Throughout ancient and into modern times, laurel has been considered a kind of cure-all, much prized among medicinal herbs:
Its extract has been used as an astringent, as a salve for wounds, and as a remedy for allergic reactions to poison ivy, poison oak, and stinging nettle.
Essential oil of laurel is added to massage oil to treat arthritis and muscle aches.
When rubbed into the temples, a few drops of bay oil can also help ease the pain of headaches and migraines.
It can be used as a salve for bruising and other mild skin irritations
Applying a poultice of bay leaves and berries on ones chest can relieve head and chest colds
Making a tea from leaves and berries aids in digestion and in calming one’s nerves
Recent studies support these traditional natural remedies, as laurel has been proven to possess bacterial- and fungal-fighting properties, as well as high levels of vitamins A, B-6, C, and calcium, iron, and magnesium. Some studies show that it also reduces blood glucose levels, cholesterol, and triglycerides. It is now recommended by doctors for promoting the healing of wounds, managing diabetes, supporting heart health, and reducing inflammation.
And as if all that isn’t enough, laurel is high in lauric acid, which helps to keep insects away, so it’s great to use as a natural bug repellent!
Natural Personal Care with Laurel
Along with its medicinal applications, bay leaf infusions are used in skin- and hair-care products, and to make perfumes and colognes.
Herbaria , a US soap maker, has created a Provencal-inspired soap infused with laurel. It’s based on the famed Savon d’Alep, a soap from an ancient Syrian recipe that uses laurel for its unmistakable scent and pale green color. You can find many other versions of the Savon d’Alep at the open air markets of Provence.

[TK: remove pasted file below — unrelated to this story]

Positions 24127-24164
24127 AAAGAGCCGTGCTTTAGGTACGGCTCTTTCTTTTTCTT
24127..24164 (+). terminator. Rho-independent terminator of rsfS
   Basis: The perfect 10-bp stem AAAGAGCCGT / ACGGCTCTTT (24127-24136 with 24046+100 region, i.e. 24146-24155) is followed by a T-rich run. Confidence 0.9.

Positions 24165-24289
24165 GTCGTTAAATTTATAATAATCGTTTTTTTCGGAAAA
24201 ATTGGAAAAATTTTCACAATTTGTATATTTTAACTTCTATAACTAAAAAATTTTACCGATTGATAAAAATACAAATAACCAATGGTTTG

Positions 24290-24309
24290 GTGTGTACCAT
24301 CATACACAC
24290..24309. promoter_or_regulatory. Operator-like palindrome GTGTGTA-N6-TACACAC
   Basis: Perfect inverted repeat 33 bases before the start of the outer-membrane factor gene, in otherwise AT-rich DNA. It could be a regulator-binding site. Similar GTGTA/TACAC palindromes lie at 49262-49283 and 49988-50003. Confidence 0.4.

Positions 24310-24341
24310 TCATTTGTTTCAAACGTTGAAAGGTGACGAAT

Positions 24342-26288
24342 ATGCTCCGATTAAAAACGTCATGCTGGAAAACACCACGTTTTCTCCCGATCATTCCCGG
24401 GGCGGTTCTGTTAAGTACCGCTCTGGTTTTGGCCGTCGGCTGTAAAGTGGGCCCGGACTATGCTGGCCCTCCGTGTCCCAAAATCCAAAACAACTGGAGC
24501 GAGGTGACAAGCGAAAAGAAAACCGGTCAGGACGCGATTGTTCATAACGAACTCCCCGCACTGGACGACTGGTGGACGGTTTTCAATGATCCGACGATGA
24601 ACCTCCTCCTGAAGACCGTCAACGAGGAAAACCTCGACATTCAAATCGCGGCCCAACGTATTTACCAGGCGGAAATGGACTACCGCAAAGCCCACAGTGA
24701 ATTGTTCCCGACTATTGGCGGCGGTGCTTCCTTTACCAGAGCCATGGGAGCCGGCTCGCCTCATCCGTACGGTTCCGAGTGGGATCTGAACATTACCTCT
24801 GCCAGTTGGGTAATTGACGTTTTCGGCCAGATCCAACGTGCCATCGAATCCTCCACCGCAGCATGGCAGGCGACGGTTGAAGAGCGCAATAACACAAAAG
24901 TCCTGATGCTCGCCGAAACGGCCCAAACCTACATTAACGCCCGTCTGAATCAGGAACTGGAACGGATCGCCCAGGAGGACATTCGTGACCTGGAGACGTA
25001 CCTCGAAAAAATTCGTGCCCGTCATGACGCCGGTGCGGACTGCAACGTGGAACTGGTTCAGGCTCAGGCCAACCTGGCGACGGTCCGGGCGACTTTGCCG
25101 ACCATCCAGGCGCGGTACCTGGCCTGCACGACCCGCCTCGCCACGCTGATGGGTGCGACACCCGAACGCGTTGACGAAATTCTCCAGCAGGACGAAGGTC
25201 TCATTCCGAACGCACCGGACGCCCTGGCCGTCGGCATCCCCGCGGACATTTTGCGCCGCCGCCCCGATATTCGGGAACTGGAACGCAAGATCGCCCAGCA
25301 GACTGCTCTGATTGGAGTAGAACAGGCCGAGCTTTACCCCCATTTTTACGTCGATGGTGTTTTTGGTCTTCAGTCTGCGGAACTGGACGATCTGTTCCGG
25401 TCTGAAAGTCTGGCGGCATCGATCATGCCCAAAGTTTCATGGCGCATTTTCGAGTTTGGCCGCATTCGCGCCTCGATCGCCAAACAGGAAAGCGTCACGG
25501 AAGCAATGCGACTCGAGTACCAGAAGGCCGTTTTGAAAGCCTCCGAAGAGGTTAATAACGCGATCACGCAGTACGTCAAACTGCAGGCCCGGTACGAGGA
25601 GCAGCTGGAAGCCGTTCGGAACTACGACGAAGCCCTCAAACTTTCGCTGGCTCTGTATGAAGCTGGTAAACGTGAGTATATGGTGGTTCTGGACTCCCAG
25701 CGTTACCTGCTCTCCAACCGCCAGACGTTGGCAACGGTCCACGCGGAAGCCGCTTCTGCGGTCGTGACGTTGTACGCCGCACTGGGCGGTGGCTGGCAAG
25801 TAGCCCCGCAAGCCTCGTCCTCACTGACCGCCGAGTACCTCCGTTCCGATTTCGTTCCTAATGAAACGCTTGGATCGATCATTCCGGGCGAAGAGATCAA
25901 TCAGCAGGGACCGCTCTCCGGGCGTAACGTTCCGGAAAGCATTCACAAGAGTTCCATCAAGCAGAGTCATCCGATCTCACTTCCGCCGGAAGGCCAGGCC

Carrière Frères , a French company that began as an innovative candle-maker in 1884, continues to craft beautiful clean-burning candles in Normandy, and the Bay Laurel is one of their most beloved scents.
L:A BRUKET , a spa-inspired line of natural personal care products from Sweden, offers hand and body washes featuring essential oil from the laurel leaf. They also sell a laurel-based “stimulating body lotion” which they promise will strengthen your concentration, creativity, and calm. Not to mention laurel-infused shave cream, after-shave balm, beard oil, and beard wax that “soften the hair, making it easier to cut,” “reduce friction and irritation,” while nourishing and protecting your hair and skin.
Laurel is indeed a prized ingredient in hair care and is often added to shampoos and conditioners to treat hair loss, dandruff and greasy hair. It helps to moisturize the scalp and acts as an astringent, tightening hair follicles and encouraging healthy growth.
Sweet bay is valued by natural healers as well. The leaves are said to enhance psychic abilities, so are often added to dream pillows. They are also worn during healing ceremonies to increase positive energy in a space. And bay leaf is burned once an illness has passed, to clear the room of any ill effects. The same goes with unwanted visitors – once they’ve left, try burning some laurel and sweeping it out the door to keep them away for good!
Cooking with Laurel
Bay leaf is a very common ingredient in many countries’ cuisines, especially those of the Mediterrannean. Lengthy cooking brings out the full flavor and fragrance of the laurel. Usually the whole leaf is added to sauces and stews, and removed before serving, since it can be tough and difficult to digest.
However, ground bay leaves can be eaten safely, so the crushed leaves are often added to soups, marinades, roasted meats, vegetables, and bean dishes. It’s often used to enhance the flavor of a Bloody Mary. The wood of the laurel can be burned to create a strong smoke flavor, typically added to a grill to impart its unique taste to roasted meats and vegetables.